BOSTON -- The Angels used a Number-of-the-Beast-like rally -- six runs and six hits in the sixth inning -- to tame the Beast of the East on Monday night.
Casey Kotchman's two-run home run and Torii Hunter's three-run shot against one of baseball's best pitchers keyed an outburst that shot the Angels past the Boston Red Sox, 7-5, in Fenway Park and should further boost the team's national profile.
The Angels have lost nine straight playoff games to Boston, but they have now won six straight regular-season games against their October nemesis, their longest such streak since winning eight in a row from Aug. 26, 1961, to May 30, 1962.
After hitting .242 and averaging 3.7 runs a game in May and June, the Angels are batting .286 and averaging 6.1 runs a game in July. They have won 10 of 12 games and have the best overall record (65-40) and road record (34-19) in baseball.
And two days before the non-waiver trade deadline, the Angels may have pressed the mute button on that clamoring among fans for a big bat -- after hitting 20 home runs in 26 games in June, the Angels have 30 homers in 22 games in July.
"I don't have to feel redemption," said batting coach Mickey Hatcher, the target of heavy criticism during the team's early-season struggles. "The same guys who are doing well now were banged up or on the disabled list before. Now, they're all back. I didn't do anything different."
Hunter acknowledged that the Angels might feel "that extra energy because it's Red Sox Nation and we're on national television," but otherwise, they're not trying to prove they can hang with the defending World Series champions.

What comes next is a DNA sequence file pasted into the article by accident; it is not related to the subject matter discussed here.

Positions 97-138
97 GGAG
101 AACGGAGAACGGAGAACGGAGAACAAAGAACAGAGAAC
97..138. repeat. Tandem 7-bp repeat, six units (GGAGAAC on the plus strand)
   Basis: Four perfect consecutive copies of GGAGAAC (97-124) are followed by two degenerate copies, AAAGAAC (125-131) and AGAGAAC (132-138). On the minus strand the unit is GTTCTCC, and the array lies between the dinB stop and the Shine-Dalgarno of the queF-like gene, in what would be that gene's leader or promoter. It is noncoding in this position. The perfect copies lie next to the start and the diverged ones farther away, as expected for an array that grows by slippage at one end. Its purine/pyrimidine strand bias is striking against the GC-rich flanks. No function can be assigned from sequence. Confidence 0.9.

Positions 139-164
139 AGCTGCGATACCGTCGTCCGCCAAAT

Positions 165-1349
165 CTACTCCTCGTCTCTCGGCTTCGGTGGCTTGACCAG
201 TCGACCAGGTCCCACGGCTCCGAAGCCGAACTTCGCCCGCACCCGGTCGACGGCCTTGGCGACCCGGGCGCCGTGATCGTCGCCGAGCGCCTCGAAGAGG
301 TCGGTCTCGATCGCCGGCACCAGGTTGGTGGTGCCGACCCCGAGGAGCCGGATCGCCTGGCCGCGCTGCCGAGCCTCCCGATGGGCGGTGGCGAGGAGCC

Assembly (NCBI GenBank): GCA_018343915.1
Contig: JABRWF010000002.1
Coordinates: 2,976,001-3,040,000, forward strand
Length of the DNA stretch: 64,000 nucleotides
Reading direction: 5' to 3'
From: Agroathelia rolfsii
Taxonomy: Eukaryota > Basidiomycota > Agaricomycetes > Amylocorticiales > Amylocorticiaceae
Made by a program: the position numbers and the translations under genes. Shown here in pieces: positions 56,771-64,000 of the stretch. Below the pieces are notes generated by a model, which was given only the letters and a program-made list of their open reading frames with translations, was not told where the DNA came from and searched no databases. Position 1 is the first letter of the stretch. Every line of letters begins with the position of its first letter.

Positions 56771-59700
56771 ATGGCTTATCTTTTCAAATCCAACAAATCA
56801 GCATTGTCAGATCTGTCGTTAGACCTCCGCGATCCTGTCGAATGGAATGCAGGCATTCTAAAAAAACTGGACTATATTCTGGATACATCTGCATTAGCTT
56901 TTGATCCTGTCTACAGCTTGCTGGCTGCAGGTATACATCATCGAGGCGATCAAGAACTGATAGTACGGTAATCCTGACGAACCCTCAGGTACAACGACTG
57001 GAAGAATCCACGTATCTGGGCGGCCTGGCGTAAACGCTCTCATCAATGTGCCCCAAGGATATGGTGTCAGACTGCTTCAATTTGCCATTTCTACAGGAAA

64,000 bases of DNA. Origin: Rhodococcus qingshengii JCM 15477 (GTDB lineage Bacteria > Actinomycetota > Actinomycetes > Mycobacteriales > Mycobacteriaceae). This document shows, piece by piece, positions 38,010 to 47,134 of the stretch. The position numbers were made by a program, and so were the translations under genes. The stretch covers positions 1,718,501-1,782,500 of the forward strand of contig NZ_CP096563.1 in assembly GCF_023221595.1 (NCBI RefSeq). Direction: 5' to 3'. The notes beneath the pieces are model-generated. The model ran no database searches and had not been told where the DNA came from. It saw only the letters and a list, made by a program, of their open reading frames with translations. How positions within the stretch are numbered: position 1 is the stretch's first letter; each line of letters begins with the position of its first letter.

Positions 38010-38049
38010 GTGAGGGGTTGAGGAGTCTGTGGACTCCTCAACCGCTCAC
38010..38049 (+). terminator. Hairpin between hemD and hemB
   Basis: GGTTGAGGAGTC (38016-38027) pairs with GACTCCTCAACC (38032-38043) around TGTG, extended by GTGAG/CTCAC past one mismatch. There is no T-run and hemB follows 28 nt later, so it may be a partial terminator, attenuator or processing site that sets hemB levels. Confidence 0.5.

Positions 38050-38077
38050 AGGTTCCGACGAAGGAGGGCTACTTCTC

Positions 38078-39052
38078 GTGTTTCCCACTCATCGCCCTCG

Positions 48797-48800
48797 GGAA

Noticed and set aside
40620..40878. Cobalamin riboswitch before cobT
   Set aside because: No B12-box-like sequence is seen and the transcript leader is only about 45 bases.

"We're just trying to show people we can play this game," Hunter said. "I still don't think we get the respect we deserve. You're going to learn to respect us one day."
The Red Sox do, especially after the Angels' dismantling of right-hander Daisuke Matsuzaka, who entered with an 11-1 record and 2.63 earned-run average and had given up only five home runs in 100 2/3 innings this season before the sixth inning Monday night.
Boston had a 2-1 lead, courtesy of Manny Ramirez's two-run single off starter Jered Weaver (three runs, six hits in 5 2/3 innings for his first Fenway victory) in the fourth, but within a span of 16 pitches, Matsuzaka turned that one-run lead into a four-run deficit.
Chone Figgins led off the sixth with a walk and stole second. Kotchman crushed an 0-and-1 fastball into the right-field bullpen for a two-run homer -- his 12th of the season, a career high -- and a 3-2 lead.
Maicer Izturis doubled to right, Vladimir Guerrero singled to right-center, advancing Izturis to third, and Hunter blasted a three-run homer high above the Green Monster in left-center for a 6-2 lead, giving him three homers and 10 RBIs in his last four games.
Boston Manager Terry Francona pulled Matsuzaka in favor of Justin Masterson, who gave up a single to Garret Anderson and a fielder's-choice grounder to Howie Kendrick. Kendrick took third on Juan Rivera's single to right and scored on Jeff Mathis' suicide squeeze for a 7-2 lead.
"We did a little bit of everything that inning -- a walk, a stolen base, a few home runs, going from first to third, a squeeze," Angels Manager Mike Scioscia said. "I especially liked Kotch moving a guy over with a 390-foot home run."
Reliever Jose Arredondo, in his first Fenway appearance, struck out Jacoby Ellsbury with the bases loaded to end the sixth and got Ramirez, with two on, to bounce into an inning-ending double play in the seventh.
Francisco Rodriguez notched his 44th save despite giving up a solo homer to Ramirez in the ninth.
"They might be the class of the American League right now," Francona said of the Angels. "They have tremendous starting pitching, a very good bullpen, a lot of speed, they catch the ball well. I could name a lot of things."